A former BHP worker has won a record $2.2 million payout after it was found his employer was responsible for his asbestos-related disease.
Steven Dunning, 54, is suffering from terminal mesothelioma as a consequence of the asbestos dust he inhaled while working on BHP's Newcastle steelworks as a 19-year-old in the early 1980s.
In late July, the Dust and Diseases Tribunal found that BHP had negligently exposed Mr Dunning to the asbestos, ordering it to pay him $2.2 million in damages.
This is the highest amount of damages awarded in the tribunal's history and marks the first time BHP has been ordered to pay compensation to a former employee of the Newcastle steelworks with incurable mesothelioma.
During the course of the six-week trial, it emerged that BHP knew there was no safe level of exposure to asbestos. Despite this, the court heard that the company continued to use the substance until 1985.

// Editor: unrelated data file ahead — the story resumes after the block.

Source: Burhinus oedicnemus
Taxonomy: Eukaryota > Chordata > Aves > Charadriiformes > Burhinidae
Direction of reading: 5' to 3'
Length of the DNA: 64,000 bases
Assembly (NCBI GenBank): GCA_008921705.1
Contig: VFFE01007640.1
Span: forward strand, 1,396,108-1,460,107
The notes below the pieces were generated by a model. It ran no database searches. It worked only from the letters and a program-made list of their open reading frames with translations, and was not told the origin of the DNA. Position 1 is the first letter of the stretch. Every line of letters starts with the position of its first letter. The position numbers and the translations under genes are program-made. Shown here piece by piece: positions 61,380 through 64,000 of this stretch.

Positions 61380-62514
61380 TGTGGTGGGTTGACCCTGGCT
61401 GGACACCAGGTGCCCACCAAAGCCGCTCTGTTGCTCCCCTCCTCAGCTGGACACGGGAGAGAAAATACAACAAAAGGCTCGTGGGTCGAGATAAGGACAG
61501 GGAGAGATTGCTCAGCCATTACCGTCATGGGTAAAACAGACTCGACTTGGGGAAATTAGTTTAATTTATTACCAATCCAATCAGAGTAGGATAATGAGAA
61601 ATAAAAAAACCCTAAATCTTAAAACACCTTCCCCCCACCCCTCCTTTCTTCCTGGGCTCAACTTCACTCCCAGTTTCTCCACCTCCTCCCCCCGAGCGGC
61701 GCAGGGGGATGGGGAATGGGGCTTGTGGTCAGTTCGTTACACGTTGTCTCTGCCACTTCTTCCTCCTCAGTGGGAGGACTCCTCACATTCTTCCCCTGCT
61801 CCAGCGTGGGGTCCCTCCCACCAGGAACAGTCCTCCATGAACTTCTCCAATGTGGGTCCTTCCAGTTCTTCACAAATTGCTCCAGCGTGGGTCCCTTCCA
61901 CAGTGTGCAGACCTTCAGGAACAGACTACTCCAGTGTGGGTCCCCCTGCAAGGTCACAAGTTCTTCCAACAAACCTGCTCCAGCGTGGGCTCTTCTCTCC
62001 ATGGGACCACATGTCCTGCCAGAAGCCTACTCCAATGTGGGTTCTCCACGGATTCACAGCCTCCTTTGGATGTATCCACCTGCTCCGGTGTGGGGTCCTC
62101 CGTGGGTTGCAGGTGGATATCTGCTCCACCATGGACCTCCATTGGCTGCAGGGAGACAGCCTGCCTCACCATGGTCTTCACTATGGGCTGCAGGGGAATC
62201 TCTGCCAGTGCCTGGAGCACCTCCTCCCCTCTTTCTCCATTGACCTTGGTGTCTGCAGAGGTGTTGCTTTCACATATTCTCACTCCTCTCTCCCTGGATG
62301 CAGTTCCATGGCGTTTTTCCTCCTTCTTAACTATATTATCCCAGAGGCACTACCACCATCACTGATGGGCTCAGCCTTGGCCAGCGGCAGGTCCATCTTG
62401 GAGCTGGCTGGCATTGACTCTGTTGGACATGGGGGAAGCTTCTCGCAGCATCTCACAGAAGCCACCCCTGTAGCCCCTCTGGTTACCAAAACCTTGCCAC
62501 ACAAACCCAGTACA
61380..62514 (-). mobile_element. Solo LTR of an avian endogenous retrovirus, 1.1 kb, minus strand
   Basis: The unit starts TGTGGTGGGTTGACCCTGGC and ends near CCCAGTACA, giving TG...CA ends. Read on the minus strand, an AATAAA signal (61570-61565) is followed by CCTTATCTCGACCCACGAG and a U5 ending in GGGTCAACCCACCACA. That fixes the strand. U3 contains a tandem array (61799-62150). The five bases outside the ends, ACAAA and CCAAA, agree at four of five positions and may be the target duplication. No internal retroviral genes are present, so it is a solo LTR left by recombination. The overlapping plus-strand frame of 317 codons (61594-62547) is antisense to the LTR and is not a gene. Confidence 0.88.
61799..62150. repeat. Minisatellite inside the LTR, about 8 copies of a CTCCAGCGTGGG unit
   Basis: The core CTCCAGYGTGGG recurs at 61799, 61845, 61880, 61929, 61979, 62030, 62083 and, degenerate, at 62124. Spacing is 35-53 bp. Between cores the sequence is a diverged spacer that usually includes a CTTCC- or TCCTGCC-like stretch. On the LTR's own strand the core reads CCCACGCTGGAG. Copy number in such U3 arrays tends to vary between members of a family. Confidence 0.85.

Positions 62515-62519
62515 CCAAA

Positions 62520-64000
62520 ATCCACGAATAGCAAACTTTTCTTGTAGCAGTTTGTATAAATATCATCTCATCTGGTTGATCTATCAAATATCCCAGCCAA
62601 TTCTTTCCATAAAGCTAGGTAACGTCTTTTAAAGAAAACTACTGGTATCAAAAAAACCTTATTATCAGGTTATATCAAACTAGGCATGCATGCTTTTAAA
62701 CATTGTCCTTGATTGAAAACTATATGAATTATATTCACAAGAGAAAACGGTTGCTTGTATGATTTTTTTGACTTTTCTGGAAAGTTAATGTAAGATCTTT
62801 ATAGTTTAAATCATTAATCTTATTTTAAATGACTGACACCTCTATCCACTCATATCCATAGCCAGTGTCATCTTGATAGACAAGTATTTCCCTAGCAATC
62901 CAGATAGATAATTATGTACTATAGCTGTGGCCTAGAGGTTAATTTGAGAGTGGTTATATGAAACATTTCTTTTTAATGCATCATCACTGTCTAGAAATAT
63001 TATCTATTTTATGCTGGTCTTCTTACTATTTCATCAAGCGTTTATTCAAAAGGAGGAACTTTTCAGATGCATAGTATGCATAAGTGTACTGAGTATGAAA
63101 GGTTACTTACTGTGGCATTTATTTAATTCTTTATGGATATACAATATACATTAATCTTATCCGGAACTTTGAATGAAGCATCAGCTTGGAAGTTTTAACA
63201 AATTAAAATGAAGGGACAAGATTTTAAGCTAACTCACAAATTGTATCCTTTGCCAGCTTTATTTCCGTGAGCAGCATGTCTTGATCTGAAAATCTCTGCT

Lawyers for Mr. Dunning said that BHP had fought the case for almost four years, arguing every available legal point.
His wife said she was disgusted by the fervour and determination with which BHP pursued the matter through the courts, rather than "standing up and accepting responsibility for their actions".
"It was disgusting. They just drag it out and drag it out until the poor victim has passed away, all so they can get off a little bit lighter.
"Do you think any of those executives calling the shots are getting sick? Absolutely not. I just really want to urge anyone else who’s sick from asbestos to come forward. Hopefully now BHP will be more accountable."
CWU members who believes they have been exposed to asbestos in the course of work should contact their state branch for advice.